What Size Is a Pregnant Belly at 15 Weeks?

At 15 weeks pregnant your baby bump may be starting to show or getting more prominent, so you may notice people sneaking curious glances at your tummy. Keep in mind that it’s OK if you haven’t noticed much of a bump yet. Some pregnant people don’t show for another week or two – every pregnancy is unique.

Whether you notice your baby bump yet or not, you may be curious to know if you can feel your baby move at 15 weeks pregnant. Even though your little one may be moving around right now, it’s unlikely that you’ll feel those tiny movements yet, especially if this is your first pregnancy. However, most movements are felt for the first time between 16 and 24 weeks – so keep an eye out for tiny flutters in the next few weeks.

What Does 15 Weeks Pregnant Look Like?

For a better idea of what your baby bump might look like around 15 weeks pregnant, check out the image below.

Things to Consider at 15 Weeks Pregnant

Here are a few things to consider at 15 weeks pregnant to help you on your pregnancy journey:

  • Gentle exercise during pregnancy, and pelvic floor exercises in particular, can help equip your body to cope better with the physical changes ahead and the stresses of labour. Staying fit and active can also help you get back into shape more quickly after birth. Prenatal yoga sessions can also be a great way of staying supple and maintaining your equilibrium while you're pregnant. Always talk to your doctor or midwife before starting any new exercise, or if you have any doubts about your existing routine, as there might be some extra dos and don'ts for pregnant people that you need to pay attention to.

  • Have you thought about where you want to give birth yet? Generally speaking, experts say the safest place to give birth is in a hospital where specialists and equipment are close at hand, but if you have no health issues or pregnancy complications, a home birth may be an option for you. You can also consider a birth centre or midwifery unit. There are lots of factors to weigh up, including your needs and preferences, the risks and benefits of each birth location, and the availability of services where you live. Whatever you decide, make sure you talk it over with your doctor and midwife and that the birth location feels right to you. Be aware that you can change your mind at any time during your pregnancy.

  • Now your little one is starting to hear sounds, it might be fun to spend a bit of time every day listening to your favourite music. There is some evidence that babies may remember the tunes they hear inside bump for several months after they are born! Listening to music is also one of the many ways to relax and lower your stress levels during pregnancy.

  • For most pregnant people, sex can be perfectly safe. Keep the lines of communication open with your partner, and speak to your healthcare provider if you have questions about sex during pregnancy. Keep in mind, it’s natural for you or your partner’s sex drive to be different during pregnancy, and it can even change as you move through pregnancy. For you as the pregnant person, it may be influenced by hormones in pregnancy, your growing belly, and the pregnancy symptoms you may be experiencing at 15 weeks.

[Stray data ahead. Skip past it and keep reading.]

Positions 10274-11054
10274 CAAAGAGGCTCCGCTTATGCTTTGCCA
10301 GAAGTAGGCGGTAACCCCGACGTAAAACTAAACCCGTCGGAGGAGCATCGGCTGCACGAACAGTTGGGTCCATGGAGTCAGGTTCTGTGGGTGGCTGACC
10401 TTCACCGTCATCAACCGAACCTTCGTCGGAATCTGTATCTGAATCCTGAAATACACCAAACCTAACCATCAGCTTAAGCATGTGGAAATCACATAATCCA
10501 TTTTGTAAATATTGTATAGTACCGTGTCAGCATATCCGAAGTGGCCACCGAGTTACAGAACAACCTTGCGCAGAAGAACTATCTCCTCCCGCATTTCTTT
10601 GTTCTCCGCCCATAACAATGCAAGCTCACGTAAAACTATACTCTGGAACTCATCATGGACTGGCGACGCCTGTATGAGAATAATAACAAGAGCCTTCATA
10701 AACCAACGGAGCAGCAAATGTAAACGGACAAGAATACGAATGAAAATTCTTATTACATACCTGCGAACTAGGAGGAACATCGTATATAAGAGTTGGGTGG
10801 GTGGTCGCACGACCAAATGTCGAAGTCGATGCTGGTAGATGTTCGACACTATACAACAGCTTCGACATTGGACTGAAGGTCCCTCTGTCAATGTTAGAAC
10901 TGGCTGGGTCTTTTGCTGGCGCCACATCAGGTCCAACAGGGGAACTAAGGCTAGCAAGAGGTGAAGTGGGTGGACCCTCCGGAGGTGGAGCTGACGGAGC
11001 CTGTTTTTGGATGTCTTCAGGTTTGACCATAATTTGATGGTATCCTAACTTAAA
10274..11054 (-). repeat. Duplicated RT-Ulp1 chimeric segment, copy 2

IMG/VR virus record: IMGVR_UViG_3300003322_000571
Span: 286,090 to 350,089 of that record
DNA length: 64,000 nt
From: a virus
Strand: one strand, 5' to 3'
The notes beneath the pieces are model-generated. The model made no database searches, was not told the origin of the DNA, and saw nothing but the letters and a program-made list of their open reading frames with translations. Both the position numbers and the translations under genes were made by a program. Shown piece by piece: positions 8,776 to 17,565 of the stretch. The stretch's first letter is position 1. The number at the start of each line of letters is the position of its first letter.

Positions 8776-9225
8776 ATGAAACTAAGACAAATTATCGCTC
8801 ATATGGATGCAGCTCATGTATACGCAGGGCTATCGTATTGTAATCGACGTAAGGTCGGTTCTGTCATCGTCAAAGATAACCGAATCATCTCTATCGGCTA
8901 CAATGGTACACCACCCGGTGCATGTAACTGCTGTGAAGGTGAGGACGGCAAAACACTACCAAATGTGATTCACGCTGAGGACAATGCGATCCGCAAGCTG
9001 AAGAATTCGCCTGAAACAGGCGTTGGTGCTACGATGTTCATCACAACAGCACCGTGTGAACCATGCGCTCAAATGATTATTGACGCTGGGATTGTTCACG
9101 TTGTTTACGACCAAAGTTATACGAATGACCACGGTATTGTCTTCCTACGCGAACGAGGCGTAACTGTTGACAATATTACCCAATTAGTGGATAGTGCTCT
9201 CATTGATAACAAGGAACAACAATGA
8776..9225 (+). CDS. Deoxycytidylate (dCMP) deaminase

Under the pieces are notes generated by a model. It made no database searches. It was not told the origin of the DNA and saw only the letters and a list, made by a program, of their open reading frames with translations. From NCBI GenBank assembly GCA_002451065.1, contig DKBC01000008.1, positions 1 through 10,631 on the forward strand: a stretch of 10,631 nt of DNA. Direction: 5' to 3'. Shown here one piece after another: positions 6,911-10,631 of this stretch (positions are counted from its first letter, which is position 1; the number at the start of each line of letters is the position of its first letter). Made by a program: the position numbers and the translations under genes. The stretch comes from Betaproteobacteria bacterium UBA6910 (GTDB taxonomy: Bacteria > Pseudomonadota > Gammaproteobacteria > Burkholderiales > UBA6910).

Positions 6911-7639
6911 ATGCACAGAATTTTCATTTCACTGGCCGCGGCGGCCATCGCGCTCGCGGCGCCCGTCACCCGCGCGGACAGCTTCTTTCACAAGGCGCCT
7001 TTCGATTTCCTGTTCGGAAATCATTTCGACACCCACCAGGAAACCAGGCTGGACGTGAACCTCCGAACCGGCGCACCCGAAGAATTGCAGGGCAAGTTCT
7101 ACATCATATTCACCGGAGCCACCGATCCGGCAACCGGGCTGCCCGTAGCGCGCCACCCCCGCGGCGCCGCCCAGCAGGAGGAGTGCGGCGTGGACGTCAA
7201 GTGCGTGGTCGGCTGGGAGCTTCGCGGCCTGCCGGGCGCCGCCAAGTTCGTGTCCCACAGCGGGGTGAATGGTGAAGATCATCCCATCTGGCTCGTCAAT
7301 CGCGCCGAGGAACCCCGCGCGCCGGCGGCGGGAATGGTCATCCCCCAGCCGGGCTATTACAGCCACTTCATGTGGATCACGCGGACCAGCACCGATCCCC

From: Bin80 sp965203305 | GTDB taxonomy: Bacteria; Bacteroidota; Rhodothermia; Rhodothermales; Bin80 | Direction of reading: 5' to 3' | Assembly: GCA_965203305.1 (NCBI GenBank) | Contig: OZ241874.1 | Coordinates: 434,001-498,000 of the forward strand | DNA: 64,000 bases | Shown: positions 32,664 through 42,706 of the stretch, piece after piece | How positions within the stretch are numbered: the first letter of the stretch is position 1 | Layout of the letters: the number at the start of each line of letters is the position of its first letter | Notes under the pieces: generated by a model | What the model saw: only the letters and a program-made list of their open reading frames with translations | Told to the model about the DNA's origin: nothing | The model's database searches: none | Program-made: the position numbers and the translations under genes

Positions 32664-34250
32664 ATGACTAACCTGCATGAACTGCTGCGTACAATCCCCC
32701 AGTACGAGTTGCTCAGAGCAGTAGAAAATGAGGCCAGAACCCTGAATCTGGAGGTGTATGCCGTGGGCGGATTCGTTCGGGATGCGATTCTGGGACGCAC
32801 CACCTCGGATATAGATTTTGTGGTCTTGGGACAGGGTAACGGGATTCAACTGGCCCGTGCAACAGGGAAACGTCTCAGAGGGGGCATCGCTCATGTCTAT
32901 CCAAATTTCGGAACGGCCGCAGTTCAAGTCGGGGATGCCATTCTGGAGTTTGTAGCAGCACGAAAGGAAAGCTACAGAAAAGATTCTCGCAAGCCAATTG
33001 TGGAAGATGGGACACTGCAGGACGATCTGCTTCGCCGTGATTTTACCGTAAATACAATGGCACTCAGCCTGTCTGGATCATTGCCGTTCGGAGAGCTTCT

• If you're 15 weeks pregnant with twins, read up on the things to consider when pregnant with multiples.

  • If you hope to find out your baby’s sex around 15 weeks pregnant, the mid-pregnancy ultrasound is not too far off. This ultrasound is usually done somewhere between 16 and 20 weeks of pregnancy. In the meantime, try out our fun (and completely unscientific) quiz to guess the sex of your baby:

Tip for Partner
If your pregnant partner has some renewed energy during this period, you could consider planning a fun activity for the two of you. Joining a beginners yoga class or going swimming might make the most of your partner’s energy boost. Or why not take a day trip and enjoy some quality couple time together!


Questions for Your Doctor at 15 Weeks Pregnant

Utilise your doctor’s or midwife’s advice at 15 weeks or throughout your pregnancy. They’re there to answer any questions you have and provide you and your baby with the best support:

  • Should I worry about stomach pains and cramping? What can I do about them?

  • What painkillers can I take to relieve headaches or backache?

  • Is it safe to have an X-ray at my next dental appointment?

  • What are the best ways to manage stress?

  • What are the risks and benefits of any genetic tests that may be recommended in the coming weeks and months?


Your baby is currently housed in the amniotic sac in your uterus. They may be moving around and changing positions within your uterus throughout the pregnancy; however, it’s usual for them to move into a head down position before labour begins. 

15 Weeks Pregnant: Your Checklist

Here’s a short checklist to help you along at 15 weeks pregnant:

☐ Your loved ones may soon be starting to organise your baby shower. Start researching the baby essentials you’ll need to add to your baby shower registry checklist to make sure you’ve got everything covered.

☐ Ask your midwife or doctor about your options for where to give birth. Choices may differ in terms of what’s available in your local area, but you are allowed to choose suitable facilities elsewhere if you’re willing and able to travel.

☐ If you work, investigate your maternity leave options, including how much time is available to you and how much of it might be paid. You still have several months to go, but it’s helpful to plan ahead.

How We Wrote This Article The information in this article is based on the expert advice found in trusted medical and government sources, such as the National Health Service (NHS). You can find a full list of sources used for this article below. The content on this page should not replace professional medical advice. Always consult medical professionals for full diagnosis and treatment.